When an HTTP proxy forwards traffic to a webserver, the server sees the proxy IP address rather than the original client IP address. Since the server may need the IP address for logging or authentication purposes, many HTTP proxies add an X-Forwarded-For header indicating the original client IP address.
As WSGI middleware, WsgiUnproxy sits between the WSGI server and your WSGI application. Before your application sees a request, WsgiUnproxy removes the X-Forwarded-For header and reinstates the client IP address, yielding a request that looks like it was never proxied to begin with.
Since anyone can add an X-Forwarded-For header, WsgiUnproxy only uses the header if it comes from a trusted proxy IP addresses.
Example WSGI application
from wsgiunproxy import unproxy @unproxy(trusted_proxies=[ '126.96.36.199', '188.8.131.52' ]) def application(environ, start_response): start_response('200 OK', ) return ['Your IP address is %s.' % environ.get('REMOTE_ADDR')]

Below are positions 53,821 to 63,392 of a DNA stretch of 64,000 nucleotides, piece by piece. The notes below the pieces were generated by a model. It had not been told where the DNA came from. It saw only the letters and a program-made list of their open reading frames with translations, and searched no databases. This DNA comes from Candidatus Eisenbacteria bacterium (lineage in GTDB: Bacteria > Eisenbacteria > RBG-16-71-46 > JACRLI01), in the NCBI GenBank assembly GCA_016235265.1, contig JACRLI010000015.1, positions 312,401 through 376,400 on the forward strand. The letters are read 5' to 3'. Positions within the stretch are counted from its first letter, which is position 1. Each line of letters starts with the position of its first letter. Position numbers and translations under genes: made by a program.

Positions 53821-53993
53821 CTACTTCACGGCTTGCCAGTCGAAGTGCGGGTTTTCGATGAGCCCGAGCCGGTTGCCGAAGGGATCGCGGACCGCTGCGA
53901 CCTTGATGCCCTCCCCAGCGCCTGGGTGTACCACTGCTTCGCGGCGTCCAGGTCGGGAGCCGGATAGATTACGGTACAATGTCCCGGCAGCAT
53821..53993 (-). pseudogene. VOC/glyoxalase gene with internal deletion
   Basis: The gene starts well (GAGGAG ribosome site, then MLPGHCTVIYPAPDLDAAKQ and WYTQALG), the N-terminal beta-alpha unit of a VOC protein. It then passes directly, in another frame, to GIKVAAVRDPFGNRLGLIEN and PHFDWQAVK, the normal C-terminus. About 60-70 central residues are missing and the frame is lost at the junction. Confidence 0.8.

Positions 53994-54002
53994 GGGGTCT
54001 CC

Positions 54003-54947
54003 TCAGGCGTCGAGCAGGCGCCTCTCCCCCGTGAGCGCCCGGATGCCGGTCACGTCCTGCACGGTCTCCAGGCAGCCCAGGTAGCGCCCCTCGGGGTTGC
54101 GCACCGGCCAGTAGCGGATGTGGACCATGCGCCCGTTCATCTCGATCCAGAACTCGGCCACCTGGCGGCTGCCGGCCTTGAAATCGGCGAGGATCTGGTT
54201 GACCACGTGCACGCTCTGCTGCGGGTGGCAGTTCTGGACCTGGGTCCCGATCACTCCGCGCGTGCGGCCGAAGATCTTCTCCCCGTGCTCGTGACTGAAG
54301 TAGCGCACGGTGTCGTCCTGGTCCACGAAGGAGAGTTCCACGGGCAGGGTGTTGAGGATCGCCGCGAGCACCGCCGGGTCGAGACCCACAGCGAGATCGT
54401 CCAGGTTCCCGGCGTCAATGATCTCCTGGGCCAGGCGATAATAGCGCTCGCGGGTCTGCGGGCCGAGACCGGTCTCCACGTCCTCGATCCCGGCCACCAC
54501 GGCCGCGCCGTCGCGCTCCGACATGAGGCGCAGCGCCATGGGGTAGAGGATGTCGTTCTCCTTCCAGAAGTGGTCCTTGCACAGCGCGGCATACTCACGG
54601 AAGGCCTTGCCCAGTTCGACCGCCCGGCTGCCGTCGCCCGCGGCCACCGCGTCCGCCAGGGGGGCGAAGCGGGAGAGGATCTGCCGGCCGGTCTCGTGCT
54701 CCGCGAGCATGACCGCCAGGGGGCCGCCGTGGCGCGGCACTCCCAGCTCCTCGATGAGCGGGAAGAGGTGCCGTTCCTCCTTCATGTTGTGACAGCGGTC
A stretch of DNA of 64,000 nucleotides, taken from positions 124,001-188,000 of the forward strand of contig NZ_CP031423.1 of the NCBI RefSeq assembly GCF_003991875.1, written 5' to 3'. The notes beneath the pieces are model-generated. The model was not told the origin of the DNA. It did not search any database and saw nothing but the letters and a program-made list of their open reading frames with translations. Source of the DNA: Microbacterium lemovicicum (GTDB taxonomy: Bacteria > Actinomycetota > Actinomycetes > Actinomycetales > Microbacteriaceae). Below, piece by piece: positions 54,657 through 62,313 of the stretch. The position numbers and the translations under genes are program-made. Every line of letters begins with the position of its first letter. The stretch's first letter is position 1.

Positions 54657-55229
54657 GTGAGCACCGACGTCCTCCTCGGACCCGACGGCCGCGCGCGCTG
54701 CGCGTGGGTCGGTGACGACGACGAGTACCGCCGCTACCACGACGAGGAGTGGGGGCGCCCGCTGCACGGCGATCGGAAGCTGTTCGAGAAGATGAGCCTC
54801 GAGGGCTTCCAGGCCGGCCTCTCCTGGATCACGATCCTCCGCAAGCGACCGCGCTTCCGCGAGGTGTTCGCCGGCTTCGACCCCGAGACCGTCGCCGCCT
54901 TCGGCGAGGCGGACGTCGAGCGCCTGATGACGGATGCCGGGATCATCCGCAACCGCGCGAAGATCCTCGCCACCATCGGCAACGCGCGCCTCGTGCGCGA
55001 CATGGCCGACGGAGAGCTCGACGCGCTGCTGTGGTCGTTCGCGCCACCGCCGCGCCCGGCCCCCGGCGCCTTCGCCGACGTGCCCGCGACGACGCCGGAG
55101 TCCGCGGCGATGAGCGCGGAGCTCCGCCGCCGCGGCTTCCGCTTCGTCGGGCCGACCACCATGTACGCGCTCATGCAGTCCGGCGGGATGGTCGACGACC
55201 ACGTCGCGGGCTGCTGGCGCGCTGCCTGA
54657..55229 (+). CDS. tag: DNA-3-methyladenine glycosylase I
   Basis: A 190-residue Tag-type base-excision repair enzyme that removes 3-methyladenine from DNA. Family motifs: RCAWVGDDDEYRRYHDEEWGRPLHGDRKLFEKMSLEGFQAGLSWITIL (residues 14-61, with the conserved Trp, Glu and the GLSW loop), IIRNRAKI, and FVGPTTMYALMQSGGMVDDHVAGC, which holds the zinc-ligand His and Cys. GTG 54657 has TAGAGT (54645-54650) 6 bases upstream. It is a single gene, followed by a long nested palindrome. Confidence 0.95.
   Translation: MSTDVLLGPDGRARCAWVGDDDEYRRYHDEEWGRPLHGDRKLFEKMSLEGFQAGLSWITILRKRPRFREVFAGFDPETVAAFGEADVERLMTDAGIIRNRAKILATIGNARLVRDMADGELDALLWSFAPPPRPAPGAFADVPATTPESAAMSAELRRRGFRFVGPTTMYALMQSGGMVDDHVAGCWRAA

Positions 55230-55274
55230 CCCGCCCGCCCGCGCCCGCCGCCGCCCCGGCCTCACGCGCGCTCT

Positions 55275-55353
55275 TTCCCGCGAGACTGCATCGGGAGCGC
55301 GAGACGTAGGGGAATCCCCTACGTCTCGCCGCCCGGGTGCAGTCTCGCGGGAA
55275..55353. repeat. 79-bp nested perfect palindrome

Use with Paste Deployment
WsgiUnproxy can be used in a Paste Deployment pipeline:
[pipeline:main] pipeline = WsgiUnproxy MyApp [filter:WsgiUnproxy] use = egg:WsgiUnproxy trusted_proxies = 184.108.40.206, 220.127.116.11
If you need to specify a lot of trusted proxies (such as a whole subnet), you don't have to use give trusted_proxies as a list. All that WsgiUnproxy asks is that trusted_proxies supports the in operator (e.g. by implementing __contains__).
To the extent possible under law, the author has waived all copyright and related or neighboring rights to WsgiUnproxy.
For more information see: http://creativecommons.org/publicdomain/zero/1.0/